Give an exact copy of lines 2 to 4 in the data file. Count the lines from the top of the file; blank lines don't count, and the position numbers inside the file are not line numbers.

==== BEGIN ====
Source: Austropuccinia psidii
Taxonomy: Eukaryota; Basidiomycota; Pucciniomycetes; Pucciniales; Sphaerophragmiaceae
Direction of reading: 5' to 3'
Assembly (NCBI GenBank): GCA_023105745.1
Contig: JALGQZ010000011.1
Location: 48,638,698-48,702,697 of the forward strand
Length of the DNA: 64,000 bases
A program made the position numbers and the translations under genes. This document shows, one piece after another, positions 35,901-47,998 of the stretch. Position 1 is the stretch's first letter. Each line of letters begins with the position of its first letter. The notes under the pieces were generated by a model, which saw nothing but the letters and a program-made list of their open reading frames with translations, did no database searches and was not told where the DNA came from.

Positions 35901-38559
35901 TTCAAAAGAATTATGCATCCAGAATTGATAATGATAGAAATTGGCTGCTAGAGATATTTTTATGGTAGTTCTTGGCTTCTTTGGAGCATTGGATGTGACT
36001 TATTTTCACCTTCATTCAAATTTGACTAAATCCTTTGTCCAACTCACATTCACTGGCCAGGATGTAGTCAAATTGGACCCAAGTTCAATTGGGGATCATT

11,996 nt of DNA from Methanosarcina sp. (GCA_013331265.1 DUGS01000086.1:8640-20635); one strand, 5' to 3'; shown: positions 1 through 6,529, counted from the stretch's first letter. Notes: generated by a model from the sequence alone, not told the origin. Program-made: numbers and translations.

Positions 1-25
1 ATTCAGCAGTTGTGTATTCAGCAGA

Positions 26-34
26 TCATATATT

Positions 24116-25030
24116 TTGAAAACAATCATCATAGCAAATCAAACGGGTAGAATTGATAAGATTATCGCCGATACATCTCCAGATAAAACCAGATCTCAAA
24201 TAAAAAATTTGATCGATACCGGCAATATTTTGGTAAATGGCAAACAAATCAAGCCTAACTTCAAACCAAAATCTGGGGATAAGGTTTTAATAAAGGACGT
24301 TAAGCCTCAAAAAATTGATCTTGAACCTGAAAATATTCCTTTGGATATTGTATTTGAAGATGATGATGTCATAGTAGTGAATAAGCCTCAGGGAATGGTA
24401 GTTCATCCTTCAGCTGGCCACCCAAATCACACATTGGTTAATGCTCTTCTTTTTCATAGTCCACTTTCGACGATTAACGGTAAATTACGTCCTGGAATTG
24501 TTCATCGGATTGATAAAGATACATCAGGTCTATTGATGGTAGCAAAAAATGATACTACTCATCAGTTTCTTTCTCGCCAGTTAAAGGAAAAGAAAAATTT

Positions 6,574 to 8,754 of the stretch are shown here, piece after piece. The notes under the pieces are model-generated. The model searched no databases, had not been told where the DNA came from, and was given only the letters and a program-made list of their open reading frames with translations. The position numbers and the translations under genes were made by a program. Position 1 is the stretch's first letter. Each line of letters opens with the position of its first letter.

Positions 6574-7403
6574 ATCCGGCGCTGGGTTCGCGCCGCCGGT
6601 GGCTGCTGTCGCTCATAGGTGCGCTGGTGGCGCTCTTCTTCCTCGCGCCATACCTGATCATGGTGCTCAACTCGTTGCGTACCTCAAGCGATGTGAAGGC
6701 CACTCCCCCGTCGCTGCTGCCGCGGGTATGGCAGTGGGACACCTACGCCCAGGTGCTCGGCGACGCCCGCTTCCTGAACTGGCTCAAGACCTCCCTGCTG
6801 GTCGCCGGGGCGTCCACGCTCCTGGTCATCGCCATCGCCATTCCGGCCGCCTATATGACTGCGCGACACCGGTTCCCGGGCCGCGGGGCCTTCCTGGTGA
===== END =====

Taxonomy: Eukaryota; Basidiomycota; Pucciniomycetes; Pucciniales; Sphaerophragmiaceae
Direction of reading: 5' to 3'
Assembly (NCBI GenBank): GCA_023105745.1